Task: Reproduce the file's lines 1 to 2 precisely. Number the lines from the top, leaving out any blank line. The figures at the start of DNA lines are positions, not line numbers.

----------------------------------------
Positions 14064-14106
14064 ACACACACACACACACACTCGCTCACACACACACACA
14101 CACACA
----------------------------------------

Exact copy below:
Positions 14064-14106
14064 ACACACACACACACACACTCGCTCACACACACACACA